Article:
Of the estimated 57 pregnant women 38 (67%) participated: 20 were in the high-exposure area and 18 in the other two areas; their geometric mean blood lead levels were low (0.15 and 0.13 mumol/L respectively). Of the 625 eligible children 510 (82%) participated: 169 were in the high-exposure area, 179 in the intermediate-exposure area and 162 in the low-exposure area; their geometric mean lead levels were 0.43, 0.30 and 0.26 mumol/L respectively. Within each age group children in the high-exposure area had the highest levels. The mean levels for children aged 6 months to 5 years were 0.49, 0.35 and 0.28 mumol/L in the three areas respectively. Within each exposure group children aged 1 to 2 years had the highest levels. No potential confounding variables could explain the relation between blood lead level and soil lead concentration.
The pregnant women's blood lead levels did not seem to be affected by exposure level, but the children's levels were primarily related to the soil lead concentration.
Notes
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PubMed ID
2007239 View in PubMed
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Chlamydial infection among females attending an abortion clinic: prevalence and risk factors.

https://arctichealth.org/en/permalink/ahliterature235015
Source
CMAJ. 1987 Jul 1;137(1):33-7
Publication Type
Article
Date
Jul-1-1987
Author
P. Levallois
J E Rioux
L. Côté
Source
CMAJ. 1987 Jul 1;137(1):33-7
Date
Jul-1-1987
Language
English
Publication Type
Article
Keywords
Abortion, Induced
Adolescent
Adult
Age Factors
Ambulatory Care Facilities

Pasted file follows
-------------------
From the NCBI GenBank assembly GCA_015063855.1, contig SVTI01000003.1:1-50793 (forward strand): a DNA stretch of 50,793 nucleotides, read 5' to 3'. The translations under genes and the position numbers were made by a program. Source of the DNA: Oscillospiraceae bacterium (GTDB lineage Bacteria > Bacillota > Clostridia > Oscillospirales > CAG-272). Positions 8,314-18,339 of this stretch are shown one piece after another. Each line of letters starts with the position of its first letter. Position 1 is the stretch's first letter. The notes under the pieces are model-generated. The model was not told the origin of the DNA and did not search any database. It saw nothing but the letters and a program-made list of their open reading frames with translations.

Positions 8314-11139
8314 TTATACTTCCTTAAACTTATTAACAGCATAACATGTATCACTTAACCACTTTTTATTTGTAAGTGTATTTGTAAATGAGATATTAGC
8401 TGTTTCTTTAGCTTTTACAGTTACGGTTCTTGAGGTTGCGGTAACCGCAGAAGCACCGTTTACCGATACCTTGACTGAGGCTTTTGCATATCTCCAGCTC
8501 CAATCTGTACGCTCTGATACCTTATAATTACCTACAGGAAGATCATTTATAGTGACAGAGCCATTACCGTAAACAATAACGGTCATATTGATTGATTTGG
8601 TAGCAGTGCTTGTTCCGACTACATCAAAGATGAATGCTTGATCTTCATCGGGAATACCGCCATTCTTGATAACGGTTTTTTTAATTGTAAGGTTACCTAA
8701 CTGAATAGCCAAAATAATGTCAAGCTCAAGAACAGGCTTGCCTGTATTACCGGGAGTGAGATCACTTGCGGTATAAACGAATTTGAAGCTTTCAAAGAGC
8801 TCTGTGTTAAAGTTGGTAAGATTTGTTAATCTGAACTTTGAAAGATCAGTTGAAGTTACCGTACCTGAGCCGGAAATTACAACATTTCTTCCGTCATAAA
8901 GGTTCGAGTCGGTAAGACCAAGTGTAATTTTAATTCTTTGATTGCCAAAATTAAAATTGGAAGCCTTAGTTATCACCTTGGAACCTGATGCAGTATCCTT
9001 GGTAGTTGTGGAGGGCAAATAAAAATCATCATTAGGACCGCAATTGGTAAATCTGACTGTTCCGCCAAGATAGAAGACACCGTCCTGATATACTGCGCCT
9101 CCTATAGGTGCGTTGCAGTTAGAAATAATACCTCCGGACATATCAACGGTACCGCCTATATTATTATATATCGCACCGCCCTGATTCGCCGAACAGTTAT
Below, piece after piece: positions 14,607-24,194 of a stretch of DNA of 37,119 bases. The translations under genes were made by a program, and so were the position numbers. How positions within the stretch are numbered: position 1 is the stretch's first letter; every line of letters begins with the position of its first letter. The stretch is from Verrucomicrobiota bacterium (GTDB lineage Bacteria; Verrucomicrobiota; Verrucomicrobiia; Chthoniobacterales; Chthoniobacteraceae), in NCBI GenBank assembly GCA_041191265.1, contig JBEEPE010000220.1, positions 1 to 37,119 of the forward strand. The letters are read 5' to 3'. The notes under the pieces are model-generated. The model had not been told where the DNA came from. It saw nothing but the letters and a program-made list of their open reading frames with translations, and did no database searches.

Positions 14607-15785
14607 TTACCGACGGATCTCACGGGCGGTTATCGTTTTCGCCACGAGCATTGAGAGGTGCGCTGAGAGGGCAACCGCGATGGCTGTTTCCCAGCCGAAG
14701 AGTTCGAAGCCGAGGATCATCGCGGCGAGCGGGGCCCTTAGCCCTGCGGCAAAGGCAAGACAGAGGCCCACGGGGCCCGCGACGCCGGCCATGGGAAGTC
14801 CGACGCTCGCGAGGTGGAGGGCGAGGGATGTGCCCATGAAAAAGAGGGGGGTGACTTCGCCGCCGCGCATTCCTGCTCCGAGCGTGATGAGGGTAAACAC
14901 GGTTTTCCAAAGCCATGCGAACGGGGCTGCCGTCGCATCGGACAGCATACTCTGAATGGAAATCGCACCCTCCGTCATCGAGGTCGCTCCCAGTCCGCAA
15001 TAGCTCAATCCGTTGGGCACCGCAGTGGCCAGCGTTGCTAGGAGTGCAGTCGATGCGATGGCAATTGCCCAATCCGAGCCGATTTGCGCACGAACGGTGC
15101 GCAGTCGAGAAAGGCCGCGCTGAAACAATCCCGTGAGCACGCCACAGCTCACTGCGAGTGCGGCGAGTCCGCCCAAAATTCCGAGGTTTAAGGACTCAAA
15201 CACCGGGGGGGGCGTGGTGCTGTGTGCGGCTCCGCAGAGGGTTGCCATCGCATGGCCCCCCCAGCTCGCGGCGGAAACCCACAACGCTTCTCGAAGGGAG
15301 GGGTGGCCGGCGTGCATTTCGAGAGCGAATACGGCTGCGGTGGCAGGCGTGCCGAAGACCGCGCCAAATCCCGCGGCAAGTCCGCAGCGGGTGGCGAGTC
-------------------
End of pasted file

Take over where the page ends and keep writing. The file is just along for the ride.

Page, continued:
Cervix Uteri - microbiology
Chlamydia Infections - epidemiology
Chlamydia trachomatis - isolation & purification
Contraception Behavior
Female
Humans
Quebec
Risk
Sexual Behavior
Urban Population
Abstract
To determine the prevalence of Chlamydia trachomatis infection and the epidemiologic risk factors for chlamydial infection in the Quebec City region, screening was done with an enzyme immunoassay in 920 females who attended an abortion clinic between November 1985 and June 1986. The organism was detected in 105 (11.4%) of the patients. After adjustment for confounding variables, four variables were found to be independent risk factors for chlamydial infection: age 24 years or less (prevalence ratio 3.0 [p less than 0.001]), two or more sexual partners during the previous year (prevalence ratio 1.8 [p = 0.001]), no contraception or the use of a nonbarrier method (prevalence ratio 1.9 [p = 0.030]) and living in an urban area (prevalence ratio 1.6 [p = 0.046]). The results confirm that chlamydial infection is prevalent in this population. The identified risk factors may prove useful in determining the target population for screening programs.
Notes
Cites: JAMA. 1975 Mar 24;231(12):1252-5163932
Cites: JAMA. 1986 Sep 5;256(9):1178-93016356
Cites: Br J Vener Dis. 1979 Dec;55(6):429-33230884
Cites: Can Med Assoc J. 1981 Jun 1;124(11):1477-96786725
Cites: Obstet Gynecol. 1982 Feb;59(2):210-37078867
Cites: Obstet Gynecol. 1982 Sep;60(3):322-57121913
Cites: Br J Vener Dis. 1983 Jun;59(3):189-926850266
Cites: West J Med. 1983 Mar;138(3):375-96858125
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Cites: Am J Epidemiol. 1977 May;105(5):488-95871121
PubMed ID
3594332 View in PubMed
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Effects of maternal cigarette smoking and alcohol consumption on blood lead levels of newborns.

https://arctichealth.org/en/permalink/ahliterature209482
Source
Am J Epidemiol. 1997 Feb 1;145(3):250-7
Publication Type
Article
Date
Feb-1-1997
Author
M. Rhainds
P. Levallois
Author Affiliation
Service Santé, Centre Hospitalier universitaire de Québec, Beauport, Canada.
Source
Am J Epidemiol. 1997 Feb 1;145(3):250-7
Date
Feb-1-1997
Language
English
Publication Type
Article
Keywords
Adolescent
Adult
Alcohol Drinking - adverse effects
Female
Fetal Blood - chemistry
Humans
Infant, Newborn
Lead - blood
Life Style
Middle Aged
Multivariate Analysis
Pregnancy
Pregnancy Complications
Quebec
Questionnaires
Smoking - adverse effects
Spectrophotometry, Atomic
Tobacco Smoke Pollution - adverse effects
Abstract